75 mini-grids are currently in operation in Nigeria, showing a total capacity of approximately 7 MW and serving about 160,000 people. The latest GET.transform case study illustrates the country’s successful approach to establishing large-scale mini-grid programmes.
One of the success factors in Nigeria is the development of strong financing instruments, on top of a series of power sector reforms and regulations in place for the development of mini-grids. The clear instruments boost private sector confidence, and has allowed Nigeria to attract significant funding from donors like the World Bank and African Development Bank to support its electrification endeavours.
The Government of Nigeria uses both performance based grants and minimum subsidy tenders, with result-based financing (RBF) instruments used under both the Nigeria Electrification Project (NEP) and the Rural Electrification Fund (REF), to guarantee consistency in reimbursement of developers’ costs.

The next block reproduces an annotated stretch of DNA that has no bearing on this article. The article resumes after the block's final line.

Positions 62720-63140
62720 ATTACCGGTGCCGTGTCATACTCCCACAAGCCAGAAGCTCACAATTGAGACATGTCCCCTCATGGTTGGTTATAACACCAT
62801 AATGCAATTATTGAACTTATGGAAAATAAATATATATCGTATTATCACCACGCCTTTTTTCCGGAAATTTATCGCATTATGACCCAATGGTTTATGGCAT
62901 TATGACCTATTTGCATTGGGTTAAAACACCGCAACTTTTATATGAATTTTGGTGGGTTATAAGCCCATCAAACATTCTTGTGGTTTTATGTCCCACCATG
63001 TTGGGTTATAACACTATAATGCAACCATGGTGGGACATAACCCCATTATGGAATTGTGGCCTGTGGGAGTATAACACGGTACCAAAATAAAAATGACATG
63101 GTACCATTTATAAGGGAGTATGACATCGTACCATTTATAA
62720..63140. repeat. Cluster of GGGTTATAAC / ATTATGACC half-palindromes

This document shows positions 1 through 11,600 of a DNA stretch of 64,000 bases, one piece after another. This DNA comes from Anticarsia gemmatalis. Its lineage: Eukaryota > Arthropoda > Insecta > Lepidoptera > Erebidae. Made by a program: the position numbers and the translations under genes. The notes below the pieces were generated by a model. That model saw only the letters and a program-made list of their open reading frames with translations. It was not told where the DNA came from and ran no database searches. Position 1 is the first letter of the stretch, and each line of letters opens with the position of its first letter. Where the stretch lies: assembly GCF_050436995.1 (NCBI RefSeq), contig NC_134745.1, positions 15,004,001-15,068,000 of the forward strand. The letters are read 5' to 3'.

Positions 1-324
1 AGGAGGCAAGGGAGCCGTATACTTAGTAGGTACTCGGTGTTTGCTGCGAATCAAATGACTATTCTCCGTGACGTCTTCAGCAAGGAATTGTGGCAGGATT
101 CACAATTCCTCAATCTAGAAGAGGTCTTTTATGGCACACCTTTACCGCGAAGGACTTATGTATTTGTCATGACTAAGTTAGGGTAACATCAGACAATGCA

Despite the progress made, affordable commercial lending or community expectations of lower tariffs still affect profitability. As mini-grids are capable of supporting productive uses for the agricultural sector and small and medium enterprises, Nigeria will now look to tap into this potential to also promote rural economic development, income creation, and therefore more demand for electricity, which will further support sustainability of mini-grid businesses and local economies.